Coaching as Process: Coaching is a process designed to facilitate change. This includes change in the client’s subjective experience of themselves, as well as changes in the outside world in the form of objective results. The coaching process supports change through learning, action, feedback, and reflection.

Coaching as Conversation: Conversation is the vehicle through which coaching takes place. A coaching conversation is one is which the client gains clarity, explores possibilities, sets goals, designs actions, evaluates feedback, and reflects. To be an effective coach, one must achieve a high level of communication skills. Some of the key skills for powerful coaching conversations are listening, clarifying, asking powerful questions, reframing, confronting, brainstorming, requesting, and acknowledging.

Issues worked on in coaching may be narrow and specific, or broadly overarching.
The questions people bring to coaching are broadly clustered around:
1. Fulfillment: Who am I? Why am I here? What is important to me? How can I achieve balance in my life?
2. Learning: Am I growing, mentally and spiritually? What information and skills do I need to acquire in order to further my objectives?
3. Performance: Am I maximizing my potential? What actions must I take, &/or what behaviors must I change, to achieve my goals?

The decision to hire a coach can be triggered by many factors, such as:
· Organizations use coaching much as they would training or consultants; the difference is that studies have shown coaching to produce more profound and long-lasting results than training or consultation; organizations have also discovered the benefits of using coaching after training or consultation, to dramatically enhance and sustain change
· Time of transition (divorce, mid-life, retirement, widowed)
· Career dissatisfaction
· Failure to meet performance targets at work
· Relationship frustrations - with significant other, children, or co-worker
· Lack of self-confidence
· Personal challenges, such as ADD
· The need to make a difficult decision
· Repeated failed attempts at a desired outcome
· Feeling out of control or unbalanced in life
· And other reasons, as many and varied as the coaching clients themselves
· Feeling out of control or unbalanced in life
· And other reasons, as many and varied as the coaching clients themselves


Who Becomes a Coach?

People come to coaching from 3 career domains:
· People working for a corporation or organization, who intend to use coaching internally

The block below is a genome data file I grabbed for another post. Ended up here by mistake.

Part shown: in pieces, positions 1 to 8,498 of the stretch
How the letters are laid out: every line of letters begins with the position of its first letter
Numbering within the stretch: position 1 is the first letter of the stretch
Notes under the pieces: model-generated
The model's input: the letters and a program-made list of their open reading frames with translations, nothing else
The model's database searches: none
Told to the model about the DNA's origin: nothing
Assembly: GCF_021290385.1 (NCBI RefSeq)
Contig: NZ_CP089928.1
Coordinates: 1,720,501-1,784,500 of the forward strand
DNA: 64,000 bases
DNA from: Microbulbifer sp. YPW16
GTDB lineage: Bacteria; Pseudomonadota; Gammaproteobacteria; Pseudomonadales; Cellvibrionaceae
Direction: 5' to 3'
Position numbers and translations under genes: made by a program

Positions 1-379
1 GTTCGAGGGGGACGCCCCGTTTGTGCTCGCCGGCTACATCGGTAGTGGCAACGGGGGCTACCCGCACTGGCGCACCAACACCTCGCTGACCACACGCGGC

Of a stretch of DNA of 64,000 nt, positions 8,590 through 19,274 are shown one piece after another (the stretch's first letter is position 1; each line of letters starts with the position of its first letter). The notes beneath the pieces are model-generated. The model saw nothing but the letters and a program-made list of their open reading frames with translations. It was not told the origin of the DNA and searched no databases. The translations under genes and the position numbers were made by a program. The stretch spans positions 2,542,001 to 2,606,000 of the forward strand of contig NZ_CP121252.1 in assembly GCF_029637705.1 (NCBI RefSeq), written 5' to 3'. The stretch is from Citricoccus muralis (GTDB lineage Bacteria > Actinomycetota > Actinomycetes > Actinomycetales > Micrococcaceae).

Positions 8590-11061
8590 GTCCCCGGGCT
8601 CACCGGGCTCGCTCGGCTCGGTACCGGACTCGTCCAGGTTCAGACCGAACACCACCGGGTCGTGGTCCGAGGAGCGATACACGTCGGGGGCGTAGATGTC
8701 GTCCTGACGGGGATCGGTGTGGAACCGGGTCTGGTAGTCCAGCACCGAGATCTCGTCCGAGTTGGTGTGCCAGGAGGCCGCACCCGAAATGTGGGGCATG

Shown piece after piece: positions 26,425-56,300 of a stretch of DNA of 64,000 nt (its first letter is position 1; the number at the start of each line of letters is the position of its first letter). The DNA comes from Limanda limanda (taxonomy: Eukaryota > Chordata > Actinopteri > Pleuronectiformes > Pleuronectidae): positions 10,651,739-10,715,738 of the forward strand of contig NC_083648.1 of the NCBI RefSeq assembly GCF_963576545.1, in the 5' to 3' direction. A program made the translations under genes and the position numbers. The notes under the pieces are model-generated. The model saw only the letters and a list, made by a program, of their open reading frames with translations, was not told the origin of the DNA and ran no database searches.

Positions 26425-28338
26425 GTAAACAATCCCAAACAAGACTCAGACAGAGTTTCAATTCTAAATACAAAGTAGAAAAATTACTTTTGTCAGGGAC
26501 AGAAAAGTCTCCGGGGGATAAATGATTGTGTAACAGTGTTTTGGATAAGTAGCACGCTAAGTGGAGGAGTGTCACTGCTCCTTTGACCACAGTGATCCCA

-- Human Relations specialists, who employ coaching to improve interpersonal interactions among employees and to enhance performance
-- Managers, executives and team leaders, with a mandate to improve team performance and cooperation, and enhance bottom line
-- Teachers, who use coaching to facilitate learning and engage students
· Professionals who wish to expand their skills and services to include coaching
-- Counselors, psychologists, social workers and other behavioral health professionals, who want to add a powerful new technique to their professional tool kit
-- Mediators, for the same reason
-- Business consultants, who want to move from a style of giving advice to one of encouraging clients to come up with their own solutions
· People who wish to make a career change
-- Entrepreneurs, who plan to open a coaching business
-- Retiring professionals, who wish to extend their expertise to a new context that’s flexible to meet their retirement lifestyle
-- Specialists, such as teachers, health care professionals, attorneys, engineers, and others, who intend to use coaching to assist others in their field of specialty

The participants in our Professional Coaching Certificate Program always bring a wealth of prior experience to their coaching training. In the past, the group has included seasoned HR professionals, counselors and therapists, training and development professionals, organizational and change management consultants, outplacement and career consultants, senior managers in a variety of organizations, and mediators.

Coach training provides powerful new skills and an additional income stream for professionals in private practice. For those working internally for an organization, coach training makes one a more effective and valuable leader, better able to build a cohesive team that works at its highest potential. Coaching credentials are a desirable enhancement to anyone’s resume.